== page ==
My daughter Scout was diagnosed with Sensory Processing Disorder about 8 weeks ago.
It started a while ago… we just thought she was being a pain-in-the-butt 3 year old.
“NO! I won’t wear underwear….
or my coat
or certain pants
or shoes that aren’t tight enough
or blankets when I sleep”
I thought she was just exercising her independence. One day, back inAugust however, she said something to me that hoisted the big, red flag. “Mommy, I can’t wear socks with writing on the bottom.” WHAT?
So, I started doing some research and thank goodness for my friend Jen, who I just happened to be having lunch with on the ’sock day.’ She described her son’s issues around wearing clothes, or not wearing them, and it matched Scout exactly.
In a nutshell:
“Sensory Processing Disorder (SPD, formerly known as “sensory integration dysfunction”) is a condition that exists when sensory signals don’t get organized into appropriate responses. Pioneering occupational therapist and neuroscientist A. Jean Ayres, PhD, likened SPD to a neurological “traffic jam” that prevents certain parts of the brain from receiving the information needed to interpret sensory information correctly. A person with SPD finds it difficult to process and act upon information received through the senses, which creates challenges in performing countless everyday tasks. Motor clumsiness, behavioral problems, anxiety, depression, school failure, and other impacts may result if the disorder is not treated effectively.”
Next step – total panic. “Its my fault. I haven’t been a good enough parent.” I walked around saying this to myself for a few days – and then got over myself. Why do we always make it about US?
Made an appointment for Scout at Childrens Hospital. We had to wait two long weeks before the appointment. When you kid won’t wear clothes, this is kind of a long time.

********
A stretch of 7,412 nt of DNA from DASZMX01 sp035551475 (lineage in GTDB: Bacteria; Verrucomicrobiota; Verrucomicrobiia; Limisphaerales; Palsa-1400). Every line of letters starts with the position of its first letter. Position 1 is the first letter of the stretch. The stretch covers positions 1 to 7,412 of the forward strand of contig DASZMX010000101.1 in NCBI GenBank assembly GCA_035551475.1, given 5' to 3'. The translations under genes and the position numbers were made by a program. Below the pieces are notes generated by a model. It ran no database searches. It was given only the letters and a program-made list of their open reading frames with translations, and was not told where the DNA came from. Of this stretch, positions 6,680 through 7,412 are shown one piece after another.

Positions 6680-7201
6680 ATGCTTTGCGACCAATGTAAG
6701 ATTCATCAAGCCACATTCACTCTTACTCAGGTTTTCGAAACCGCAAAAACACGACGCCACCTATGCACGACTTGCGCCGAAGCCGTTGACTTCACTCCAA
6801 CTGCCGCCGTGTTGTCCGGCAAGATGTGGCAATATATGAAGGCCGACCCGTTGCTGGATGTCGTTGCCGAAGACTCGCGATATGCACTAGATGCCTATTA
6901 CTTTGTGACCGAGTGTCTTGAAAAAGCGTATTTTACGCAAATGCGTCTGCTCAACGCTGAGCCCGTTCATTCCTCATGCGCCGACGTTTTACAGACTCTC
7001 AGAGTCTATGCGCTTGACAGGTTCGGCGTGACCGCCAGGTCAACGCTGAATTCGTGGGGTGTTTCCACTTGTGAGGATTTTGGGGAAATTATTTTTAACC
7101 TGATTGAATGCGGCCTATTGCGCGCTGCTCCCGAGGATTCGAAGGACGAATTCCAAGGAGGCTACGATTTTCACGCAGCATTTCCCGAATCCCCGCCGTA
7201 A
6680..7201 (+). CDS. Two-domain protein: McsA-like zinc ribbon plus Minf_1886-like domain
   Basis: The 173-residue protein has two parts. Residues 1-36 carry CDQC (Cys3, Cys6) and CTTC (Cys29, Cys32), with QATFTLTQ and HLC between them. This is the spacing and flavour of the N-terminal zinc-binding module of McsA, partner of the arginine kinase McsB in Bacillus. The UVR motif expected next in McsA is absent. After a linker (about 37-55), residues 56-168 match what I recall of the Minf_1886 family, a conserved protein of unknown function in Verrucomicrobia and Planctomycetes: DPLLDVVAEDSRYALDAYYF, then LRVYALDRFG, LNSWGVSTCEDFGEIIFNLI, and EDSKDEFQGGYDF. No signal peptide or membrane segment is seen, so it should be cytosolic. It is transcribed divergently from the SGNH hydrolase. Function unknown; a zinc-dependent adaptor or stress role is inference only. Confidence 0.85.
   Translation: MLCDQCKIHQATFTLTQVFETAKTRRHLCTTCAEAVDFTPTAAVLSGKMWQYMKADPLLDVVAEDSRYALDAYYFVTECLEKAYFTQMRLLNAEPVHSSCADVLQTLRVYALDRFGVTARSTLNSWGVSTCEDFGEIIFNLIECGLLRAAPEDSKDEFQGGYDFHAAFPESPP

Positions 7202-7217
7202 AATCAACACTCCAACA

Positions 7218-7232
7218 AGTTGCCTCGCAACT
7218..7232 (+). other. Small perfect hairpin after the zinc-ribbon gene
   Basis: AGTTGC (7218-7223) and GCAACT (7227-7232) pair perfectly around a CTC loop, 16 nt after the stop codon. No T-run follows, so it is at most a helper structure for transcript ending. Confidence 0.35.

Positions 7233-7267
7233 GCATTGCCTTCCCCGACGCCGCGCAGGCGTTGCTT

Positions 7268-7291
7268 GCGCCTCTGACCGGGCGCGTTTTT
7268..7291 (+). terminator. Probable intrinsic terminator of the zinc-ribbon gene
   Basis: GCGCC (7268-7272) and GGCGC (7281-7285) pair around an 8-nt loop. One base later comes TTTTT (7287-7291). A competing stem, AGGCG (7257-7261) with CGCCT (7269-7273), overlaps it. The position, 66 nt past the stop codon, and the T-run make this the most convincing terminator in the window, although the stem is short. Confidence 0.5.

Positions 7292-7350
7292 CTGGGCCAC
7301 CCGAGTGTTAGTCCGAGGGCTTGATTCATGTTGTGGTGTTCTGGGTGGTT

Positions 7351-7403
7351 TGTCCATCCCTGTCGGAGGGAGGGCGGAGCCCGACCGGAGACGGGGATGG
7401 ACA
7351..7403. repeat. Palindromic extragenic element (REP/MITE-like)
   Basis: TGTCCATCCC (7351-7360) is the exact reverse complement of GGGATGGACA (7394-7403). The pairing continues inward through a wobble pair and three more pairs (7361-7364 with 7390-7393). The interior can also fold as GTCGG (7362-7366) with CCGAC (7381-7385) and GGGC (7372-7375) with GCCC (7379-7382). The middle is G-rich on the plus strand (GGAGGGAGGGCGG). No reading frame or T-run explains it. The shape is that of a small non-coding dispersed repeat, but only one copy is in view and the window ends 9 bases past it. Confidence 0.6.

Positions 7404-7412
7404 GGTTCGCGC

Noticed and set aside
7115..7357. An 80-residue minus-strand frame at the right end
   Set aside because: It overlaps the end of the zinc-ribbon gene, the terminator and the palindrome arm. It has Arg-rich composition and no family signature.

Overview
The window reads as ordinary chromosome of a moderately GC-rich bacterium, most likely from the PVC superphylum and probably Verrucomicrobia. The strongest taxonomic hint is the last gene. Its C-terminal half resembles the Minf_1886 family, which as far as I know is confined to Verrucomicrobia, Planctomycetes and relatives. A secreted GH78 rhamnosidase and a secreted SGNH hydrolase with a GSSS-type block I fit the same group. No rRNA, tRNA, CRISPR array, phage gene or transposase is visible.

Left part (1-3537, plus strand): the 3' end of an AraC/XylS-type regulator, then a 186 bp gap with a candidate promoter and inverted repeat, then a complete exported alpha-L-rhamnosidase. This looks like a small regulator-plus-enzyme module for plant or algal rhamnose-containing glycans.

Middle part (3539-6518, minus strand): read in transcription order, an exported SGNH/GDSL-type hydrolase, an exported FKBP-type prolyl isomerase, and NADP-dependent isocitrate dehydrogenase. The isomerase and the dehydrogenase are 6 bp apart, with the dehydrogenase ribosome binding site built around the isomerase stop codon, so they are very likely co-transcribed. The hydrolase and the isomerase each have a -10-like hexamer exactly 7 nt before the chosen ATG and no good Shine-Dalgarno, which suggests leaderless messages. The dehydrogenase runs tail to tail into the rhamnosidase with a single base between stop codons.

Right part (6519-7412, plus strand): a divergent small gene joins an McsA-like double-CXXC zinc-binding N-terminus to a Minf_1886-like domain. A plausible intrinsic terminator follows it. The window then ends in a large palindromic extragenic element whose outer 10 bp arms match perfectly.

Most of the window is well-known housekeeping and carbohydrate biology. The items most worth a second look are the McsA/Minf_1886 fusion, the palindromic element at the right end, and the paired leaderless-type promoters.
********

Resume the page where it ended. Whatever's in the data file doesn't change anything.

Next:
I started reading and tried to stay calm. Some Sensory Processing Disorders are related to ADD, ADHD as well as certain forms of Autism. I was terrified and I had no information except what I was reading online.
The day of the evaluation at Childrens, I was a basket case. We made it into the waiting room and I had to go stand outside. Kids were coming out in wheel chairs, and some not even old enough to sit up straight in a wheel chair were being wheeled out the door – and the moms and dads were STANDING? How, I do not know. I was aching for all the people I saw that day and so scared about what Sensory Processing Disorder would mean to our family and to Scout?
We got to sit in a room with a double pane of glass and watch a physical therapist work with Scout on several activities for 2 hours. Scout was so amazing during this process. She did so well.
When the evaluation was over, we left with this:
“Children’s Hospital has a 6 month waiting list. We will send you our findings.”
I was beside myself. No tools. No answers. Nothing.
So, I started doing more research and found a place that I could take Scout to once I had the finding – which we were fairly certain, that yes, Scout did have SPD.
We have taken to therapy once a week. Therapy includes a lot ofheavy work and crashing. Jumping, hopping, lifting, pulling, climbing, falling into pillows. She LOVES it. It also includes a Sensory Diet. Not food related, but homework, essentially. We do BRUSHING THERAPY three/four times a day. Basically, take a soft bristled brush and literally brush Scout’s arms, legs, back and feet. We do trampoline jumps, and crashing, hopping, skipping and tons more at home, every day.
Scout has turned into a TOTALLY different little girl. She is pleasant and we don’t fight. Prior to the diagnosis and therapy, everything was a battle. As you can imagine. You cannot make your kid go to school, or anywhere else, without clothes?
Scout is flourishing. She is COMFORTABLE!!!!! She is sleeping. She wore NEW PANTS every single day last week (I bribed her) but it worked. She is wearing SOCKS. She is wearing HER COAT. I don’t hear “I’m uncomfortable” anymore. Which was her #1 word for MONTHS.
We feel really great that we jumped on this and didn’t brush it off. I am so thankful that we have found a great place to take her for therapy. SPD can be turned around – we are here to tell you. We are really lucky that we got her in early… they can work faster and changes come quicker (for some). I am so proud of her.
These are the moments and days, weeks and years of parenthood, you don’t prepare for… you can’t.